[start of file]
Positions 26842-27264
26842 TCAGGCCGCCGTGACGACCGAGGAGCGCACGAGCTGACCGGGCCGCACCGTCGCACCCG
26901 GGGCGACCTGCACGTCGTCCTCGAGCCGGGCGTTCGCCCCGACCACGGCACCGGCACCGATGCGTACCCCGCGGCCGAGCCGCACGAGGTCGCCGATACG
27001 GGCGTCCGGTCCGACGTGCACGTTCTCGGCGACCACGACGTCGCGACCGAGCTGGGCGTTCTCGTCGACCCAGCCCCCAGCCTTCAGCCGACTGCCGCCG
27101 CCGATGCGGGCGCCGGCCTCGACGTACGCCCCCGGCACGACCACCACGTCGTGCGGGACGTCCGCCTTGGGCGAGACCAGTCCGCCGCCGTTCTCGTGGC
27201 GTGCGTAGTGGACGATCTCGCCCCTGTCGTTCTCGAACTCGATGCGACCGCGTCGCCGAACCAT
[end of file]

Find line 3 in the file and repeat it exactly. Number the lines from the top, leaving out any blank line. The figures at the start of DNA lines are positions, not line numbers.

26901 GGGCGACCTGCACGTCGTCCTCGAGCCGGGCGTTCGCCCCGACCACGGCACCGGCACCGATGCGTACCCCGCGGCCGAGCCGCACGAGGTCGCCGATACG